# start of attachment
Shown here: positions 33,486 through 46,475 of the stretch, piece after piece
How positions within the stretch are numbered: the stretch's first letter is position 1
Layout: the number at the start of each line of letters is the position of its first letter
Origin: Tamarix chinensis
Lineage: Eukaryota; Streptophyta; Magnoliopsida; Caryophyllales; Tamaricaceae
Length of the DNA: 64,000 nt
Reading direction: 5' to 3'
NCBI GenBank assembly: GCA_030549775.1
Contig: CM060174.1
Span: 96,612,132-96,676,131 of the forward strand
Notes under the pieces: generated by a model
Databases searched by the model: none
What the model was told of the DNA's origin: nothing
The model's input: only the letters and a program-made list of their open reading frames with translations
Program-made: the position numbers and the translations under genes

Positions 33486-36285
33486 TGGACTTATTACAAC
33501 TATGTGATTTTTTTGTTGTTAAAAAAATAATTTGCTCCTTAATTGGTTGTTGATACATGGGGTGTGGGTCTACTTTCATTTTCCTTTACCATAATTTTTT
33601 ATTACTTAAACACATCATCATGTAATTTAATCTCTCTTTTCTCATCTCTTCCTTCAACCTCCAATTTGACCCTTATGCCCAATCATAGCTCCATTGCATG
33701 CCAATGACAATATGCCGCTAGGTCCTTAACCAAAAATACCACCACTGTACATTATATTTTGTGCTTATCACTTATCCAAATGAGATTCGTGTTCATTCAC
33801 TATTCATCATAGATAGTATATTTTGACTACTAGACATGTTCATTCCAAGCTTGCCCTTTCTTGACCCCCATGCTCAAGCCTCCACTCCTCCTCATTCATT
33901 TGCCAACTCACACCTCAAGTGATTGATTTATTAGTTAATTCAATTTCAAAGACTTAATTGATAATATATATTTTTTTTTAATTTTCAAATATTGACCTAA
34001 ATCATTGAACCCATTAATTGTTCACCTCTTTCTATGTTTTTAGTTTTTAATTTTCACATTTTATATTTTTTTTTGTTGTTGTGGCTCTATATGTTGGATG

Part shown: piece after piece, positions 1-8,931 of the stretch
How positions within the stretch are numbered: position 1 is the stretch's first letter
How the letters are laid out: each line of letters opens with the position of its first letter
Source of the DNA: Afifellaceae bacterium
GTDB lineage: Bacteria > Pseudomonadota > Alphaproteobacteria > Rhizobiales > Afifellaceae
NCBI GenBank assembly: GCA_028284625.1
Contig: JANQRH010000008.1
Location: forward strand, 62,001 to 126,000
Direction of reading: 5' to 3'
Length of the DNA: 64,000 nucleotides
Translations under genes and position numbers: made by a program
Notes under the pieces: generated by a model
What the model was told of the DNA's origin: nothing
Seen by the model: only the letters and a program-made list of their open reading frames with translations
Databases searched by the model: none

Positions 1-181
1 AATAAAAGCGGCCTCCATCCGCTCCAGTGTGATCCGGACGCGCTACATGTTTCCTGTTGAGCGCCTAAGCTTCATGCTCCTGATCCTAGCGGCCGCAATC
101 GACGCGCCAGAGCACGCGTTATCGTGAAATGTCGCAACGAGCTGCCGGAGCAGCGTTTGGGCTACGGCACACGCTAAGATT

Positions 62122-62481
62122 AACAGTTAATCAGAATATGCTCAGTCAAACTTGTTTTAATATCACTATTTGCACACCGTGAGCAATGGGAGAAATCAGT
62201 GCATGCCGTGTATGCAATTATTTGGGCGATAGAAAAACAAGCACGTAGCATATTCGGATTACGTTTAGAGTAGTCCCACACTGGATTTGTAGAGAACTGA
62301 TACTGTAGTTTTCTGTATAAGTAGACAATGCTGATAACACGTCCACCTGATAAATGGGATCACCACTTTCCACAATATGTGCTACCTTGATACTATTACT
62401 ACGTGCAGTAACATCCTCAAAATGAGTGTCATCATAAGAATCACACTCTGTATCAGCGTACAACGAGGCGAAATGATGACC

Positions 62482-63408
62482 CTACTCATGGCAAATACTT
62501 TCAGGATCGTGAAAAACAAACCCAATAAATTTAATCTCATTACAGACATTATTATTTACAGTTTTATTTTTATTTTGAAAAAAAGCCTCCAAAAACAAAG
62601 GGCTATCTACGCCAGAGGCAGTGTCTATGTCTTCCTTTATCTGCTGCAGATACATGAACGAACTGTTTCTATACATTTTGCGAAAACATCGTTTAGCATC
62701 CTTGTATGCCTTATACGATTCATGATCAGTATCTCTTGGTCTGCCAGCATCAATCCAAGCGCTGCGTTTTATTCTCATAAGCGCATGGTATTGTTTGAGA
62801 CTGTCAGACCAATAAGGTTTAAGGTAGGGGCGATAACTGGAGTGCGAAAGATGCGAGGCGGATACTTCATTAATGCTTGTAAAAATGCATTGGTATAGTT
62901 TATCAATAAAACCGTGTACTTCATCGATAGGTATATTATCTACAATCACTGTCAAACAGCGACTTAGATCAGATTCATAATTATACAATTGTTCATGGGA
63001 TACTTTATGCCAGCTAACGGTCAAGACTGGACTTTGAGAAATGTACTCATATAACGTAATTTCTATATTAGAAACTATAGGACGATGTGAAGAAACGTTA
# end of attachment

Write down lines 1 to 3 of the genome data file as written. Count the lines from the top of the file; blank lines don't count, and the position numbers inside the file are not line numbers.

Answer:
Shown here: positions 33,486 through 46,475 of the stretch, piece after piece
How positions within the stretch are numbered: the stretch's first letter is position 1
Layout: the number at the start of each line of letters is the position of its first letter